The Unconstitutional Conditions Vacuum in Criminal Procedure
Emory Legal Studies Research Paper Forthcoming
66 Pages Posted: 2 Mar 2023
Date Written: February 26, 2023
For more than a century the United States Supreme Court has applied the unconstitutional conditions doctrine across a variety of settings, scrutinizing government efforts to condition the tradeoff of rights for benefits in the speech, funding, and takings contexts, among others. The Court has declined, however, to invoke the doctrine in the area of criminal procedure, where people accused of crime are often asked to—and typically do—surrender their constitutional rights under the Fourth, Fifth, and Sixth Amendments in return for some benefit. Despite the Court’s insistence that the unconstitutional conditions doctrine applies broadly across the Bill of Rights, its jurisprudence demonstrates that the doctrine functions as a selective shield that offers no support for certain rightsholders.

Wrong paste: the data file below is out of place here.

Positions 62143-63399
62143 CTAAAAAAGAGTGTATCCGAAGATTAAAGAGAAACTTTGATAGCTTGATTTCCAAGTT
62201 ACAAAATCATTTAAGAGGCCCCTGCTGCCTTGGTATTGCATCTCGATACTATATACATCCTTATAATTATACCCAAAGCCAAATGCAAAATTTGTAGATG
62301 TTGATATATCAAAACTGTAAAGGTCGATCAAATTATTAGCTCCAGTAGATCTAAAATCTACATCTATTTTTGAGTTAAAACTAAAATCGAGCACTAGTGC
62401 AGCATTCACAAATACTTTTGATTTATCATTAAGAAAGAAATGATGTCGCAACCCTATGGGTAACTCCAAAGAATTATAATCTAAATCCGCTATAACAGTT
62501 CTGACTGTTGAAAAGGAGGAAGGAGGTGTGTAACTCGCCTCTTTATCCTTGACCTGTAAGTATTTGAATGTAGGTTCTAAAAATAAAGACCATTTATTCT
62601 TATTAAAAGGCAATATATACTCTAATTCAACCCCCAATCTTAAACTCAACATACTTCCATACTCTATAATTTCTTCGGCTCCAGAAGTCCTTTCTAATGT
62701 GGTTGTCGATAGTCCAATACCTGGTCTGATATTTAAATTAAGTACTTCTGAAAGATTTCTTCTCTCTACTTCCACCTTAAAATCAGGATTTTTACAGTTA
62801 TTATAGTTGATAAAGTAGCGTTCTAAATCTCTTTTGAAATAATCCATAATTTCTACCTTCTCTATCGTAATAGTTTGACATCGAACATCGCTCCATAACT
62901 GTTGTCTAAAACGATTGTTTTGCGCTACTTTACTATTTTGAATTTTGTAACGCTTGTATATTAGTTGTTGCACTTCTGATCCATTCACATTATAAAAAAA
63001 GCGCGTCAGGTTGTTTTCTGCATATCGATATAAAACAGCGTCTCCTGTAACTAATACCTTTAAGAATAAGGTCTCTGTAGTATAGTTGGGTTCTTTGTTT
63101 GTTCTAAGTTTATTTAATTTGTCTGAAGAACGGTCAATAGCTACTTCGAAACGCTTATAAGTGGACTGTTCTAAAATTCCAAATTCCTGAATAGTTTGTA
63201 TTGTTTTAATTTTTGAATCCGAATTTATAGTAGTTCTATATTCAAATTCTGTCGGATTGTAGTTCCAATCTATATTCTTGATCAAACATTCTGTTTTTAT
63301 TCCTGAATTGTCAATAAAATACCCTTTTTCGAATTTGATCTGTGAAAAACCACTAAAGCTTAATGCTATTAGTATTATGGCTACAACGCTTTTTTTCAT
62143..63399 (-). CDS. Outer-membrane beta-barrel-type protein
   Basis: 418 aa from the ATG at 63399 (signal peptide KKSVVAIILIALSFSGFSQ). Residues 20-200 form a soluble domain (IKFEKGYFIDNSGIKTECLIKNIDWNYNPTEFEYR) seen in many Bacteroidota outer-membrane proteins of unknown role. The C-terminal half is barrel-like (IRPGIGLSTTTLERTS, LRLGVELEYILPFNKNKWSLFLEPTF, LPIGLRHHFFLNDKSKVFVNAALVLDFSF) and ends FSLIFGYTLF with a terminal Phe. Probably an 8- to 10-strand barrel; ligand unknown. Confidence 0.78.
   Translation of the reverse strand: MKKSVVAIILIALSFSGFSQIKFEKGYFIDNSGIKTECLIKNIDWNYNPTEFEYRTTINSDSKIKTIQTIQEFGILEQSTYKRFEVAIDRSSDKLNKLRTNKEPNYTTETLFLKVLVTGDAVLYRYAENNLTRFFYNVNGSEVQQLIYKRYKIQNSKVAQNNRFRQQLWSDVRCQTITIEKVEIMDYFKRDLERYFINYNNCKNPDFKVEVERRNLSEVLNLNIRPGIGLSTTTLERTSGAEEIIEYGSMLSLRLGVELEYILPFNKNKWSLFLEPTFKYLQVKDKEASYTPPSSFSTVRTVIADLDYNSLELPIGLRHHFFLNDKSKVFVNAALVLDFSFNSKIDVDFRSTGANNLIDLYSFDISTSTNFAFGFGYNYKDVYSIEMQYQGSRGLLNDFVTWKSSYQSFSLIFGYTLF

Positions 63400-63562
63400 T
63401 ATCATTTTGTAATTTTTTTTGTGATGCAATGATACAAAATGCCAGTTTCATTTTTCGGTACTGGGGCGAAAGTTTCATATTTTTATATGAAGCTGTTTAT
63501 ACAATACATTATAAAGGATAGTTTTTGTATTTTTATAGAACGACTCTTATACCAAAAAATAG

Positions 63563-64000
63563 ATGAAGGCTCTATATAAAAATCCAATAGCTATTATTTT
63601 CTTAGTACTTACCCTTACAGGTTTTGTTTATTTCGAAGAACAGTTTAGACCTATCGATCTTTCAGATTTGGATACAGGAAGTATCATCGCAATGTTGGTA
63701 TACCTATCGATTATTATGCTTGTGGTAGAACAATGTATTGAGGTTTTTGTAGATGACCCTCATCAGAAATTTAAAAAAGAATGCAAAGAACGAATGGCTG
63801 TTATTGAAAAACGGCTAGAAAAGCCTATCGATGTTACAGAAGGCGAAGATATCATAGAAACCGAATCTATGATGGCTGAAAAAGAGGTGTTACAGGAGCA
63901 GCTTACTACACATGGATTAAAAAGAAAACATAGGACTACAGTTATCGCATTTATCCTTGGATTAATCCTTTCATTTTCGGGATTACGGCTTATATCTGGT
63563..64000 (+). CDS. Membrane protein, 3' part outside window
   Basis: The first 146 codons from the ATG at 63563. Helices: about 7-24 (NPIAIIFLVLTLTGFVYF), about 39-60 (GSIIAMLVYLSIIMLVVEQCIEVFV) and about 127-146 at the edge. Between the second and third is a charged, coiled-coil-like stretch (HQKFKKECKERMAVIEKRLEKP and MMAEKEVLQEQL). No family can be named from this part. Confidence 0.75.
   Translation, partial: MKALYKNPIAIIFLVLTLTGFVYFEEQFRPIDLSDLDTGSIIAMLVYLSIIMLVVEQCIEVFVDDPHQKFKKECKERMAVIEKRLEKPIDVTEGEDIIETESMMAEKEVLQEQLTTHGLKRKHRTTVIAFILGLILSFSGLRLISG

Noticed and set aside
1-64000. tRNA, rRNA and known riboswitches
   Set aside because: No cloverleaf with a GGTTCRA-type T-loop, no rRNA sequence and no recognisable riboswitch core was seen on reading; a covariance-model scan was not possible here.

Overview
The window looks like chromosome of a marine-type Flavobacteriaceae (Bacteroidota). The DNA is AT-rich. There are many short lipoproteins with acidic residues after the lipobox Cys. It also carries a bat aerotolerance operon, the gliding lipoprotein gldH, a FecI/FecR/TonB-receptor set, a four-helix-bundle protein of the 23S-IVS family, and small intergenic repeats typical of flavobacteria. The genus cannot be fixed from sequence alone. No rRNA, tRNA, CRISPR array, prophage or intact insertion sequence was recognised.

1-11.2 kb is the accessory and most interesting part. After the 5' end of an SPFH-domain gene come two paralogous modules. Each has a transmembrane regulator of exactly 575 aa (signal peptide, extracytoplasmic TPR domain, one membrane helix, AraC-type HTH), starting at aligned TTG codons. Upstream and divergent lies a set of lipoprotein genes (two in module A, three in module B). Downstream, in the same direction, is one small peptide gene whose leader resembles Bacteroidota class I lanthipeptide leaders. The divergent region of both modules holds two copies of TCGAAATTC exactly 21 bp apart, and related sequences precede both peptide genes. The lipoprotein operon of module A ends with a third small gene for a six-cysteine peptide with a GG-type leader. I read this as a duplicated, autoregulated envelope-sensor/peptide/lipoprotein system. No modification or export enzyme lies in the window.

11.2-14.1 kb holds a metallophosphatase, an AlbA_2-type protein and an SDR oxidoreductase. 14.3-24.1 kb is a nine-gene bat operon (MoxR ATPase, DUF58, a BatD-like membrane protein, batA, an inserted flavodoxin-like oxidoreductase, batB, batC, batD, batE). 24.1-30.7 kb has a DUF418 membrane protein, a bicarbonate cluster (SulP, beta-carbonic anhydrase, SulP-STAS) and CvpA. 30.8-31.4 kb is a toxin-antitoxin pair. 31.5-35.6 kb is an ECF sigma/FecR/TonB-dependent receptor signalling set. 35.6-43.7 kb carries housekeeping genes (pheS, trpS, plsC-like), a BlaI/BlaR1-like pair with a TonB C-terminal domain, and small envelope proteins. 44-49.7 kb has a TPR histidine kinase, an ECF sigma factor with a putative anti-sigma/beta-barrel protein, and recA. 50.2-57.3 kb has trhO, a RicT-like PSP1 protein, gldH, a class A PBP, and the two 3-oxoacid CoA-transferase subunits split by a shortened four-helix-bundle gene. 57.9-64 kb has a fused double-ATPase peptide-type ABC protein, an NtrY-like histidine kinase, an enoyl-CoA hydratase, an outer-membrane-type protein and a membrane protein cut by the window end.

We argue that the Court’s approach undermines vital rights, with especially harmful consequences for people who most need judicial protection. Since individuals accused of crime are often extremely vulnerable to coercive government measures, the important safeguards offered by the unconstitutional conditions doctrine should be at their apex in the criminal procedure setting. Indeed, lower federal courts and some state courts have applied the doctrine to criminal procedure issues, demonstrating the doctrine’s utility in this domain. We conclude that the Supreme Court’s aversion to using the unconstitutional conditions doctrine in its criminal procedure docket rests not on a principled doctrinal distinction, but on a failure to take seriously the constitutional predicaments facing those charged with crimes. In accordance with its obligation to render equal justice under law, the Court must apply the unconstitutional conditions doctrine in this most critical area.
Keywords: constitutional law, criminal procedure, vulnerable populations, rights of accused, Bill of Rights, plea bargaining, search and seizure, unconstitutional conditions
JEL Classification: K10, K14, K19
Suggested Citation: Suggested Citation